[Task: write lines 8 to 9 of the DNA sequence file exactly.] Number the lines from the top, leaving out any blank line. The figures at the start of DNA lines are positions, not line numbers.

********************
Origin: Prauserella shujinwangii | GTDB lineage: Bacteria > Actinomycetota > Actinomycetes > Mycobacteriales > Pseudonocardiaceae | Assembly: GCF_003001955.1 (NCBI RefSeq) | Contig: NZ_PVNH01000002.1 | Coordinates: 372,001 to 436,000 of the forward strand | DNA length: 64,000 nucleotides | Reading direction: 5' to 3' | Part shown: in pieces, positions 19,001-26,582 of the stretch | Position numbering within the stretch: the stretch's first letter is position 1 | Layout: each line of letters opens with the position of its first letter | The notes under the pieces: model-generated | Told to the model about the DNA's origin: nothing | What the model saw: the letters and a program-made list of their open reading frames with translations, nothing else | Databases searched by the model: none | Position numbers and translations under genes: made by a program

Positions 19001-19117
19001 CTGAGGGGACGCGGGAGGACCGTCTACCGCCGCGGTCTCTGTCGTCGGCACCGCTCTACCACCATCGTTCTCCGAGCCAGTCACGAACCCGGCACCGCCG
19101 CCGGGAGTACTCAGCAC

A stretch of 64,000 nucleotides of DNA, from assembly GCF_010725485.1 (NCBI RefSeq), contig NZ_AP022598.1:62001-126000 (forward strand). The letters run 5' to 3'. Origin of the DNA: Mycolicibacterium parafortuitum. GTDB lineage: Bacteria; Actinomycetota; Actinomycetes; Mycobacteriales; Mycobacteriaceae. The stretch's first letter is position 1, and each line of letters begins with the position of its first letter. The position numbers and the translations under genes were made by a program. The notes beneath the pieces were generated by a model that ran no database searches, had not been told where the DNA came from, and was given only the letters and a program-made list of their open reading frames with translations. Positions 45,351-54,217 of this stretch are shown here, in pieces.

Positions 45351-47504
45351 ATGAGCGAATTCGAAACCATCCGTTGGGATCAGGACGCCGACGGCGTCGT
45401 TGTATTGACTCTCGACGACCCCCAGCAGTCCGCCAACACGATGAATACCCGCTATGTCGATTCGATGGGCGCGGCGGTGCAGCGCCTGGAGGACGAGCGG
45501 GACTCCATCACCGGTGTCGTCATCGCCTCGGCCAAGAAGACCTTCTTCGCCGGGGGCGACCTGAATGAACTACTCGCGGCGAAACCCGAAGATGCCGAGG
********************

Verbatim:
45401 TGTATTGACTCTCGACGACCCCCAGCAGTCCGCCAACACGATGAATACCCGCTATGTCGATTCGATGGGCGCGGCGGTGCAGCGCCTGGAGGACGAGCGG
45501 GACTCCATCACCGGTGTCGTCATCGCCTCGGCCAAGAAGACCTTCTTCGCCGGGGGCGACCTGAATGAACTACTCGCGGCGAAACCCGAAGATGCCGAGG